This is a general guide for detecting and debugging kernel space memory leak. Since the drivers and firmwares in real products vary a lot, this post cannot cover the specific issues.

1. Detect Memory Leak

Memory leak can be detected by monitoring the free memory periodically. Command free can be used to show rough memory usage. A more detailed way to analyze memroy is cat /proc/meminfo and cat /proc/slabinfo. /proc/meminfo contains info about total memory, free memory, total highmem, free highmem, total lowmem, free lowmem and etc. Usually highmem is user-space memory, while lowmem is kernel-space memory. If free highmem(HighFree) or free lowmem(LowFree) is continuously decreasing, in most cases it means user space or kernel space memory leaking.

Once detected memory leaking, we need to determine which slab(s) is(are) leaking. This can be done by monitoring /proc/slabinfo. If the number of a slab’s active objects(column 2) or total objects(column 3) keep increasing, then this slab is very likely leaking memory.

Following script can be used to monitor both meminfo and slabinfo:


MON_FILE=/path/to/monitor_output_$(uname -n)
while true
    date >> $MON_FILE
    cat /proc/meminfo >> $MON_FILE
    echo "----------------------" >> $MON_FILE
    cat /proc/slabinfo >> $MON_FILE
    echo "----------------------" >> $MON_FILE
    ps -o pid,comm,stat,time,rss,vsz >> $MON_FILE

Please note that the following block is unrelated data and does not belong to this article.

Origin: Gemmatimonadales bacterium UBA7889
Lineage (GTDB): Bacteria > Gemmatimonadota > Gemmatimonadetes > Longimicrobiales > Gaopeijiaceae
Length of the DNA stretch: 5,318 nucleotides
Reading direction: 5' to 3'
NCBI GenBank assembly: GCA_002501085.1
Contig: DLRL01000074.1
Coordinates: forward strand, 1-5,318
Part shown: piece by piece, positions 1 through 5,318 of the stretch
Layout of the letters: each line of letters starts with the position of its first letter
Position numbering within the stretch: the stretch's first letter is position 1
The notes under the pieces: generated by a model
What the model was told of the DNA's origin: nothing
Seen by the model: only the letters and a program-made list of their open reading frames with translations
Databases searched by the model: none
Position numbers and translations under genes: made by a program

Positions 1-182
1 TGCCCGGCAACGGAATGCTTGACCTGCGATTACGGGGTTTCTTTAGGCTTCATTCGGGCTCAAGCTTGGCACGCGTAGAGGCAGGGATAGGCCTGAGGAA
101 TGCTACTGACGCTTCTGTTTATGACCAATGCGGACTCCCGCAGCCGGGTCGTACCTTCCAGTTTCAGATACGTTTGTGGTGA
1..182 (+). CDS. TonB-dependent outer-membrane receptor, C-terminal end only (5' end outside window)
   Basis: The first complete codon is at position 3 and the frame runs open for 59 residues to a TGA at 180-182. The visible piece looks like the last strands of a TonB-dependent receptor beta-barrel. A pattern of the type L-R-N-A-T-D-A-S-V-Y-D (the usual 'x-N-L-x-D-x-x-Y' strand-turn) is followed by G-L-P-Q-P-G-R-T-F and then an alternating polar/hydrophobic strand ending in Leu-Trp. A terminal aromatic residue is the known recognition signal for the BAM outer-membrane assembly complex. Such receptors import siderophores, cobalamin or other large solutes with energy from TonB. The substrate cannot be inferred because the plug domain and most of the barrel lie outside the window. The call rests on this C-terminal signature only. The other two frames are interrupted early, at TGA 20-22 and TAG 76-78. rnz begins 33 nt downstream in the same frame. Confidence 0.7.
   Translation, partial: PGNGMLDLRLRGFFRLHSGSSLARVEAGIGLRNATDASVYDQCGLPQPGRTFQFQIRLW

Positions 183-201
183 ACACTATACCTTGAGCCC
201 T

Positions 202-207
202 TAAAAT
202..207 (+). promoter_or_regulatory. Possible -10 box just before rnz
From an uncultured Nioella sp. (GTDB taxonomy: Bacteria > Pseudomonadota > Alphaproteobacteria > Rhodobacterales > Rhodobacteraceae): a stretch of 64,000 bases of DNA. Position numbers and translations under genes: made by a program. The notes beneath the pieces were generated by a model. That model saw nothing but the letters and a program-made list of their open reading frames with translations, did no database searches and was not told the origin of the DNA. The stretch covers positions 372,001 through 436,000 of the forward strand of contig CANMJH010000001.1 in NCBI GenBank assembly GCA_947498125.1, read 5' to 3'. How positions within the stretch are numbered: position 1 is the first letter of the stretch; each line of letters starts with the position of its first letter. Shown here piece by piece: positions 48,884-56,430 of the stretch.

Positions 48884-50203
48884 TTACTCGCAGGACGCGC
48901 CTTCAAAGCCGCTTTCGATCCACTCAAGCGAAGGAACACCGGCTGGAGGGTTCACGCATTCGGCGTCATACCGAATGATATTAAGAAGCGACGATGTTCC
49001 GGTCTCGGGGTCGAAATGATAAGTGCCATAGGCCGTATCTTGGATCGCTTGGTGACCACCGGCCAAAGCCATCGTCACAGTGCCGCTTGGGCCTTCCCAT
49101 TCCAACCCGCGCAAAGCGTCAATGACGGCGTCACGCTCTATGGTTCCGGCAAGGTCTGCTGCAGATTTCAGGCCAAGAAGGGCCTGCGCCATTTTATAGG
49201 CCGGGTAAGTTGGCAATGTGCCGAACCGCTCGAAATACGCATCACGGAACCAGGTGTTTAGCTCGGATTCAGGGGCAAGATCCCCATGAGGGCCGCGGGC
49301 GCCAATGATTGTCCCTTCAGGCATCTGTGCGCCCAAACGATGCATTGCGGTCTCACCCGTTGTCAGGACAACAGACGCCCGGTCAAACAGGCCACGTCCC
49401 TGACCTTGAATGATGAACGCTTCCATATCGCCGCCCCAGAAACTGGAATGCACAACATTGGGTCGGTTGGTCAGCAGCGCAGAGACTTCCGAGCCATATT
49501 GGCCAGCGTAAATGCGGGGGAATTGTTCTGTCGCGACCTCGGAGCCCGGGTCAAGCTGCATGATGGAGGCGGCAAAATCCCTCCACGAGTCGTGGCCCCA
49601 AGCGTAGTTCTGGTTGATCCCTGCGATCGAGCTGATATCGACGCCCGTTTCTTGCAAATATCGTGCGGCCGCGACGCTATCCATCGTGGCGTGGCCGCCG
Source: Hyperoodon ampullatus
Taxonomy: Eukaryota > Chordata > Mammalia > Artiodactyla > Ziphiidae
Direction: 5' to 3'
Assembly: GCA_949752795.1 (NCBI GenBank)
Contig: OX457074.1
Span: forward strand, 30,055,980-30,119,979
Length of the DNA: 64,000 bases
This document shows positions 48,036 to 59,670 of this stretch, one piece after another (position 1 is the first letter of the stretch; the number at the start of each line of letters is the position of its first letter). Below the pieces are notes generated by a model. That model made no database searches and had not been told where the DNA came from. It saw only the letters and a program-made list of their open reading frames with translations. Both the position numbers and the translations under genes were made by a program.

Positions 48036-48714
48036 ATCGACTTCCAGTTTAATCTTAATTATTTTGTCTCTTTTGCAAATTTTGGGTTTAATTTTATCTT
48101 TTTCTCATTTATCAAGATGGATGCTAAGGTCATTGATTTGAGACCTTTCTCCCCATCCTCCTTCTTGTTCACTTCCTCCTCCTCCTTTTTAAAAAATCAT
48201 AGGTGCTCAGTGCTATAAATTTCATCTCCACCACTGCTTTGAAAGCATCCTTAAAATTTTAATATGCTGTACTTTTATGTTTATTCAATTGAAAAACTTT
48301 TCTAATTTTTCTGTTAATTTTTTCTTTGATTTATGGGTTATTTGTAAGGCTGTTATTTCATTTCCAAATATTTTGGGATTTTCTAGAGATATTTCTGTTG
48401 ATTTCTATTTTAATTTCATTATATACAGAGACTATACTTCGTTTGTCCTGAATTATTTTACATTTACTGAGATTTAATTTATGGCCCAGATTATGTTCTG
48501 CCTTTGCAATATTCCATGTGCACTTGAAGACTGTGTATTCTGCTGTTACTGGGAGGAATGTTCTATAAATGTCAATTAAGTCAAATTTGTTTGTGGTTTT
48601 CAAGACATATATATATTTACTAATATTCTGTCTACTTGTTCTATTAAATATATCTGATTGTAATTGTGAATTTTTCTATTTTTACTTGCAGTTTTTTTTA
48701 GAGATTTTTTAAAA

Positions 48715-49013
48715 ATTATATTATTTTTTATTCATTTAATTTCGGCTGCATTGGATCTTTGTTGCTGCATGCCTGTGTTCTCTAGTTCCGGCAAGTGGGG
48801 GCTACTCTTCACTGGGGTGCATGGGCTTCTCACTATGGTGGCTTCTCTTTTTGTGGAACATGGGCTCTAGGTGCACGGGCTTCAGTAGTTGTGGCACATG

echo "++++++++++++++++++++++" >> $MON_FILE
    fsize=`ls -l $MON_FILE | awk '{print $5}'`
    if [ $fsize -gt $MAX_SIZE ]; then
    	# upload file to TFTP server
        suffix=`cat /proc/uptime | cut -d" " -f1`
        mv $MON_FILE $MON_FILE.$suffix
        # upload to cloud

    # kmemleak
    [ -r $kmemleak ] && cat $kmemleak > /storage/kmemleak_$(uname -n).out

    sleep 300

After continuously monitoring for hours, simply grep some keywords(e.g. HighFree, LowFree, kmalloc-192, etc.) could find the trend of memory usage. Following data is extracted from a real memory leak monitoring log:

LowFree:          599392 kB
LowFree:          571072 kB
LowFree:          544484 kB
LowFree:          516832 kB
LowFree:          489232 kB
LowFree:          462280 kB
LowFree:          433680 kB
LowFree:          405244 kB
LowFree:          378572 kB
LowFree:          350136 kB
LowFree:          322648 kB
LowFree:          295824 kB
LowFree:          267532 kB
LowFree:          238272 kB
LowFree:          210856 kB
LowFree:          181148 kB
LowFree:          153652 kB
LowFree:          123148 kB
LowFree:          599392 kB
LowFree:          571072 kB
LowFree:          544484 kB
LowFree:          181148 kB
LowFree:          153652 kB
LowFree:          123148 kB
LowFree:           94548 kB
LowFree:           94548 kB

[update 02/14/2016] To plot the trends of free/unreclaimed memory usage and slab allocation, a tool is developed to visualize the memory leak.

2. Debug Memory Leak

After finding out the leaking slab, more info could be detected by tracing that slab. If the kernel was built with option CONFIG_SLUB_DEBUG, the simplest way is to issue command echo 1 > /sys/kernel/slab/<leaking_slab>/trace. Then the memory allocation trace for this slab will be printed to the console:

[  375.201468] TRACE kmalloc-4096 alloc 0xe6be6000 inuse=8 fp=0x  (null)
[  375.207872] Backtrace:
[  375.210309] [<c0012378>] (dump_backtrace+0x0/0x114) from [<c03a0a5c>] (dump_stack+0x18/0x1c)
[  375.218712]  r6:ef300480 r5:e6be6000 r4:c0d40c00 r3:c07004c4
[  375.224367] [<c03a0a44>] (dump_stack+0x0/0x1c) from [<c03a2738>] (alloc_debug_processing+0xc8/0x164)
[  375.233489] [<c03a2670>] (alloc_debug_processing+0x0/0x164) from [<c03a2d0c>] (__slab_alloc.isra.50.constprop.56+0x538/0x5dc)
[  375.244767]  r7:80080008 r6:00080007 r5:e6be6000 r4:c0d40c00
[  375.250421] [<c03a27d4>] (__slab_alloc.isra.50.constprop.56+0x0/0x5dc) from [<c00e872c>] (__kmalloc_track_caller+0xbc/0x190)